SITTING DOWN TOGETHER

Well, to begin with, we can sit down with ourselves (not with our children) and honestly ask ourselves these questions:

  1. Do we get impatient when we have to listen to our children's views on life issues because we think they are really too young for us to learn anything from them?
  2. Do we believe (maybe using our culture as a reason for this), since we are older and since our children are dependent on us for shelter, education and material needs, that what we say is more important than what they say or think?
  3. Are we carrying painful memories within ourselves from when we were not listened to as children? Memories that are the root of our anger and impatience? Or have we been too afraid to even look at this?
  4. Do we think that it is more important for our children to respect us than to love us?

As long as any of our answers to the above questions is "Yes", there is a chance that we are not really listening to our children. When we can let go of how we think we should behave as adults and how children should behave; when we can truly answer "No" to the above questions, we are beginning to communicate with our children in a way that earns their true respect for us instead of their fear. We are building an open relationship with our children based on trust and love.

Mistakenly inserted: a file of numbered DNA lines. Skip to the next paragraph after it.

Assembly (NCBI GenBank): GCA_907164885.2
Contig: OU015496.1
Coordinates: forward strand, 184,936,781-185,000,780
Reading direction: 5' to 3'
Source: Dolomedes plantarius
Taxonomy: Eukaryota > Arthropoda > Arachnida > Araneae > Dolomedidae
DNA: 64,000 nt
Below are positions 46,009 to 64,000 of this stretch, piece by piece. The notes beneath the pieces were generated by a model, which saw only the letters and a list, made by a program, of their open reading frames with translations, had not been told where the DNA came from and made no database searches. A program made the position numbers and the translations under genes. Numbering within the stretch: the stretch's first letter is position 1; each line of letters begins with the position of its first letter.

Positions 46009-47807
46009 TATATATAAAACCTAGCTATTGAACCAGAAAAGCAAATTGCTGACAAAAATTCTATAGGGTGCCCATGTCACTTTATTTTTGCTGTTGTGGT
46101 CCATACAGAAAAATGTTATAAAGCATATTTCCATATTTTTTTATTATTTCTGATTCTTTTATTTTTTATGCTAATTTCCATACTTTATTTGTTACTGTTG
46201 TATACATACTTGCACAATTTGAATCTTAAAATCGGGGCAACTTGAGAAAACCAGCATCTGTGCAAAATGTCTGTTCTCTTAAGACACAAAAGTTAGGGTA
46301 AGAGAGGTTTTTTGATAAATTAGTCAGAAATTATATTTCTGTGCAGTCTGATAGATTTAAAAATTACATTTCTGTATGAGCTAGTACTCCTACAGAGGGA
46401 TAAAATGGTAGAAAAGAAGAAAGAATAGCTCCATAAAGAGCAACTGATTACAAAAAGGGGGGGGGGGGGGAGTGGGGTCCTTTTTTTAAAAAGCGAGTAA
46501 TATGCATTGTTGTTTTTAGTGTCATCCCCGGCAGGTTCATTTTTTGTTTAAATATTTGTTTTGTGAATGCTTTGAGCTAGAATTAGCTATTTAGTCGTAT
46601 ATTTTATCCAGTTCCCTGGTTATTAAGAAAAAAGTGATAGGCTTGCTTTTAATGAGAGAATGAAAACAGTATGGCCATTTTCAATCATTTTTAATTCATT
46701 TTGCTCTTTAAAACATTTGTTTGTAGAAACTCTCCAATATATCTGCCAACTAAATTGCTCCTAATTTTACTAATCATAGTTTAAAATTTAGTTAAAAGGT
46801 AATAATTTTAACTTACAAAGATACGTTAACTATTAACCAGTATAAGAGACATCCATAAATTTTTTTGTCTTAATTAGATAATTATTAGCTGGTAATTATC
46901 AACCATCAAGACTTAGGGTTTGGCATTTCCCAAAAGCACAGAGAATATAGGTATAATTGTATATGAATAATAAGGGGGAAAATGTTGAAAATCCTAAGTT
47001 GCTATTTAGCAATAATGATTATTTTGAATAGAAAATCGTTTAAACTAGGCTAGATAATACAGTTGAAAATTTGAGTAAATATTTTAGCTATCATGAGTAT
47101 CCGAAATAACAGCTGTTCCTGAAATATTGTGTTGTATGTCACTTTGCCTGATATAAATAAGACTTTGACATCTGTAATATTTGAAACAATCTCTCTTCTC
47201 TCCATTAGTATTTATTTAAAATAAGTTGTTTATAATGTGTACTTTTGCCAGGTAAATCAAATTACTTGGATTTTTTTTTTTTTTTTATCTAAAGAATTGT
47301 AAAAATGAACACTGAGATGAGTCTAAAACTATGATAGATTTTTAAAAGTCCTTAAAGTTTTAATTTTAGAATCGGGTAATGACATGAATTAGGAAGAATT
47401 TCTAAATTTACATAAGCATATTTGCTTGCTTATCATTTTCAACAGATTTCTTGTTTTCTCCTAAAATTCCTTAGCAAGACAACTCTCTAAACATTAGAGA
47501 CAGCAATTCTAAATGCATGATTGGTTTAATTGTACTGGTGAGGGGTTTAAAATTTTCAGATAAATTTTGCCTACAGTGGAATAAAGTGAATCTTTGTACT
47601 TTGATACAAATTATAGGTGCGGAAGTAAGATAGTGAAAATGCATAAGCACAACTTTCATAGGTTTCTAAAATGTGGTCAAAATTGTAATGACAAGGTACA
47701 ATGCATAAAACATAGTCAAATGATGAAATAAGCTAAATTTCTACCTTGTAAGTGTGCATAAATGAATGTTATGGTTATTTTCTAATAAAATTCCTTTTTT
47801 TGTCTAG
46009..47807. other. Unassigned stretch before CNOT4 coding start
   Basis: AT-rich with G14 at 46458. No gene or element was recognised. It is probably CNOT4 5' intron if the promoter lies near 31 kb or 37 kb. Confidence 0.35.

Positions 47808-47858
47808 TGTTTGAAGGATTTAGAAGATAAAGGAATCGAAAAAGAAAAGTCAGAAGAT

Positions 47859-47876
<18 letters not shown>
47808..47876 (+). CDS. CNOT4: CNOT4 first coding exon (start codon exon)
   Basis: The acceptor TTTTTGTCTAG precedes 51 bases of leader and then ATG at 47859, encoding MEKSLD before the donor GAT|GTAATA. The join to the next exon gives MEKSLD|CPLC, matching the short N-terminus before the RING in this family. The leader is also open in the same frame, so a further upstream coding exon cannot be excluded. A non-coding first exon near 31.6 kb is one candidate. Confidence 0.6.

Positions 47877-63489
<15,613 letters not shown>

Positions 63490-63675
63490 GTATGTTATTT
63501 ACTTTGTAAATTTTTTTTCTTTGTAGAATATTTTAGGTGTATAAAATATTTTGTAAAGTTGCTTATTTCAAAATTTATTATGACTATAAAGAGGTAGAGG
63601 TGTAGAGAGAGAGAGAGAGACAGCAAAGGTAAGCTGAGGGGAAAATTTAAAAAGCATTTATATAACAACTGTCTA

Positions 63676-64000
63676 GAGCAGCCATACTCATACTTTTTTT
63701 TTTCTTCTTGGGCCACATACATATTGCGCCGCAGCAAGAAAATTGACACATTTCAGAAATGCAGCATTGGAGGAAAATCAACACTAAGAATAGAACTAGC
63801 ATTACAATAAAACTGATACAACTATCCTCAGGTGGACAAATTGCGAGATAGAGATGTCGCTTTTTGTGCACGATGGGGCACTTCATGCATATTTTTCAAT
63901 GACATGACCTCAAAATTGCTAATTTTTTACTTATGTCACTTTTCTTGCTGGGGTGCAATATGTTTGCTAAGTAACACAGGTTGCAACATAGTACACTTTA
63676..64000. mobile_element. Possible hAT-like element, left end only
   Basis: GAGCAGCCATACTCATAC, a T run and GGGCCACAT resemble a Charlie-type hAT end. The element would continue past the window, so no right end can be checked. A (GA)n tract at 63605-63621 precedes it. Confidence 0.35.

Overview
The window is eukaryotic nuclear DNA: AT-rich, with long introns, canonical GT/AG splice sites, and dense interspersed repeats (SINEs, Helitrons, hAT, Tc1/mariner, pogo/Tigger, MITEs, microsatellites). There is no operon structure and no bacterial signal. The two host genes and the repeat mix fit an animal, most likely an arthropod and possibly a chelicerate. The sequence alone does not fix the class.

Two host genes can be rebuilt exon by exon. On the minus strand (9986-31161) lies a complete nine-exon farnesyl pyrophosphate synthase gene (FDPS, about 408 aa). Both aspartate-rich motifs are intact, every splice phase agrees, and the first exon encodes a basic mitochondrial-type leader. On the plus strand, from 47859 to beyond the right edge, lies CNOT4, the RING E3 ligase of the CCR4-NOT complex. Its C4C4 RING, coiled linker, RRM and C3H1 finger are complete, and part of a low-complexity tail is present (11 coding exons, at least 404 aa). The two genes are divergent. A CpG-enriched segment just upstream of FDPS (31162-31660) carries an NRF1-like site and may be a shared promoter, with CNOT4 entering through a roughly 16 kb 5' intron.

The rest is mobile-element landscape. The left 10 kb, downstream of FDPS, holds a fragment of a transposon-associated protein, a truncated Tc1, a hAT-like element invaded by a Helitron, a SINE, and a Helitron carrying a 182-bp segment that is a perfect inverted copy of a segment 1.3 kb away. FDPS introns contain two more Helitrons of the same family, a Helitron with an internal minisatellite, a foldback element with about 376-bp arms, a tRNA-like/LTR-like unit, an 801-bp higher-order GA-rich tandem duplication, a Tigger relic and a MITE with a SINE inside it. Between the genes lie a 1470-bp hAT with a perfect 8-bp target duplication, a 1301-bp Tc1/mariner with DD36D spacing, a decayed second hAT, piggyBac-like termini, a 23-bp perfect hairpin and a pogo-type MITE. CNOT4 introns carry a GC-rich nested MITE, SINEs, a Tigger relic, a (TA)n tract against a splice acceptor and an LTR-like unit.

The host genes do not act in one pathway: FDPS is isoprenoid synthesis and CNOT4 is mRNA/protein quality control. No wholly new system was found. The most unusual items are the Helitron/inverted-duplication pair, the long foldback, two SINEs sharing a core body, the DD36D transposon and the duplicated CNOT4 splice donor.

Tips for parents
  • When your child asks difficult questions, ask them some questions back before you launch into an explanation. This will give you a bit of time and help you to know how much knowledge they have already.

  • Don't set aside a special day or time to talk about sexual health. Most children find this quite alarming. Instead, be prepared to answer questions as and when they happen.

  • It helps to have the right words to use. Go through this website yourself so you will be comfortable with some of the topics. If you and your children are all using the same words for body parts and activities, you'll feel much less embarrassed.

  • Talk about your own experiences. If you were shy when you were young, tell this to your kids. Older children love to hear stories about your growing pains. This will bring you closer together and create an open atmosphere.

  • If your child asks a question about sexual health in a public place like the supermarket, delay answering but promise that you'll talk about it as soon as you get home. And make sure you do!